• By 1 year of age, work towards feeding your child three meals and two to three snacks each day. Before 2 years of age, plant-based, milk-type beverages such as soy beverage are not recommended. They do not have enough nutrition to meet the needs of your growing baby. Soy beverages are not the same as soy-based infant formula.
  • For toddlers, include at least three foods out of the four food groups at a meal and two or three food groups in each snack.

An Inspiration to Others

An Inspiration to Others

It's likely that your original goal of raising a vegan family was probably centered on helping animals, saving the planet, or setting your kids up for optimal long-term health.

But your choices will actually reverberate much further.

Whether you’re made aware of it or not, people around you will begin to reflect on their own lifestyle choices, many of whom will decide to make changes in a similar direction.

Take every opportunity to help others who may ask for your guidance.

You will become a font of information about everything from what plant foods provide iron, to how to make an awesome birthday cake without eggs, milk, or butter (and people won't even realize it's vegan!).

Your children will be able to explain to their peers why they don’t wear leather or eat the mini pizzas from the school cafeteria.

Most importantly, knowledge is power.

Doing research on the best way to bring up healthy kids on a vegan diet and understanding your number one priority, will give you confidence in your choices.

Kid-friendly Vegan Recipes

There are a lot of vegan recipes that appeal to kids - not-chicken nuggets, crispy tofu morsels served with carrot sticks and cucumber spears, macaroni and "cheese," cheese-less pizza, or pizza made with vegan cheese, the list goes on.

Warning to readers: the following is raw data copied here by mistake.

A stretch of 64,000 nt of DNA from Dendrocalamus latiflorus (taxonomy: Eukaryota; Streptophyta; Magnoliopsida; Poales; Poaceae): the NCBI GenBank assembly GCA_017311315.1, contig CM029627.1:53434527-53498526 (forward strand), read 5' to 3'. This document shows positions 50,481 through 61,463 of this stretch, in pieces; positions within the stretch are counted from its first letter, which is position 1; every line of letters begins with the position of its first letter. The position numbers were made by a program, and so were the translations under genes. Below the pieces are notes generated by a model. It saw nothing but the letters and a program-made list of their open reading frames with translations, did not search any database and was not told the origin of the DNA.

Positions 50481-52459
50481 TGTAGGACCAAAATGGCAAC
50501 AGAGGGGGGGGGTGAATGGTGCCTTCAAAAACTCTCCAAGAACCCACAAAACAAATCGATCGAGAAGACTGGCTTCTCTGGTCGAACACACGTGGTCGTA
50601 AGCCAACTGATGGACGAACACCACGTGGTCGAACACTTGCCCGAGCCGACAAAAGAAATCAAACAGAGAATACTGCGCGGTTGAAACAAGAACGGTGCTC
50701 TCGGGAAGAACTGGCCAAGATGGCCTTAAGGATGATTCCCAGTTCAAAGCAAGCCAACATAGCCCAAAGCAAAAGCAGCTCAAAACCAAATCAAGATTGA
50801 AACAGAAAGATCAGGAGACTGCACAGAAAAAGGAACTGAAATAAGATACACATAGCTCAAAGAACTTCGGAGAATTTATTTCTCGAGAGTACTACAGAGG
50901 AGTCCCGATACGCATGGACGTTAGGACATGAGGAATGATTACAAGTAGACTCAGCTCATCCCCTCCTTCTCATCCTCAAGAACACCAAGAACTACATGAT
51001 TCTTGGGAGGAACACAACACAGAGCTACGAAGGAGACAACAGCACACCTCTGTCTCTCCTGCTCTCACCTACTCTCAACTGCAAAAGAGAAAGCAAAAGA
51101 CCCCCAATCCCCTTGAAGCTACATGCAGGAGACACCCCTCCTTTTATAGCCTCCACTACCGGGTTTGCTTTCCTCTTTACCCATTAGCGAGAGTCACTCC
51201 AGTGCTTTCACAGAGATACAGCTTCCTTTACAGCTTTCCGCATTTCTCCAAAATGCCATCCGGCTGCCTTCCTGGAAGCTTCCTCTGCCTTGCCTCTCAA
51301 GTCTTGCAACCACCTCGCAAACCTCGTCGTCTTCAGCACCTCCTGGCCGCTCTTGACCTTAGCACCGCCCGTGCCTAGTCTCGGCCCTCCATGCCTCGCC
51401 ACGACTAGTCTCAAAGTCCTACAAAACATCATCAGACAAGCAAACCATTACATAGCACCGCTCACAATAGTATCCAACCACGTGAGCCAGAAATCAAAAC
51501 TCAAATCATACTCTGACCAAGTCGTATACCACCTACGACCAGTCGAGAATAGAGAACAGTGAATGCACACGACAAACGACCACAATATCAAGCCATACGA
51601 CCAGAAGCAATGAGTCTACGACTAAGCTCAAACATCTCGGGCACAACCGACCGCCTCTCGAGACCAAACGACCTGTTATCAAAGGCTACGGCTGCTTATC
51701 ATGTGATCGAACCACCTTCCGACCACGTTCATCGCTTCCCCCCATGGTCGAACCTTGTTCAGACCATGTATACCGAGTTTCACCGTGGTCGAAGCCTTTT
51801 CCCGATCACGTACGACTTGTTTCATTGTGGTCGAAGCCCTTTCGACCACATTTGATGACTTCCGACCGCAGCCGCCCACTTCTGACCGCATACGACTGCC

But one recipe you must have in your arsenal is this recipe for the ultimately kid-friendly food, made vegan: pancakes.

Not only that, but these pancakes are chocolate!

Kid-friendly Vegan Recipes

So without further ado, here is one no-fail kid-friendly pancake recipe, perfect for a plant-based diet.

This recipe is adapted from Holy Cow Vegan:


  • 1 1/2 cups whole wheat flour
  • 1/4 cup cocoa powder
  • 1 1/2 tsp baking powder
  • 1/2 tsp baking soda
  • 1/4 tsp sea salt
  • 1, 3/4 cups plant milk (I like soy or almond)
  • 2 tsp apple cider vinegar (distilled will do in a pinch)
  • 2 tbsp flaxmeal
  • 6 tbsp warm water
  • 1 tsp pure vanilla extract (please don't use artificial!)
  • 1/4 cup applesauce

For chocolate sauce

  • 1 cup vegan chocolate chips, such as Enjoy Life brand
  • 1 cup plant milk
  • 1/2 tsp pure vanilla extract


  • Mix the flax meal and warm water together, and set aside to gel. This will be your flax egg. Set aside while you make the chocolate sauce.
  • For the chocolate sauce:
  • Heat the milk until it is scalding hot but not boiling.
  • Place the chocolate chips and vanilla in a bowl. Pour the milk on top and stir until chocolate chips are melted.
  • Let the chocolate sauce stand while you make the pancakes.
  • For the pancakes:
  • Whisk the dry ingredients together in one bowl.
  • In another bowl, mix the plant milk with the apple cider vinegar and let stand a couple of minutes. Add the flax eggs, vanilla extract and applesauce, and whisk until incorporated.
  • Pour the wet ingredients into the dry, and mix until incorporated. Don't over-mix or the pancakes will become tough.
  • Heat a frying pan and add some plant butter or oil (or fry the pancakes dry if you have a good nonstick skillet). Cook 1/3 cup of batter at a time. Flip with a spatula and cook the other side.
  • Plate the pancakes and top with chocolate sauce. Serve to your kids and enjoy! These are also great with peanut butter on top.

We hope this guide has given you good information on why to bring up your kids on a plant-based diet, why vegan diets are good for kids, and how to make some incredible treats suitable for the vegan diet to treat your kids.

About the author, Leafy Souls


This is the staff-writer's account for Leafy Souls' blog.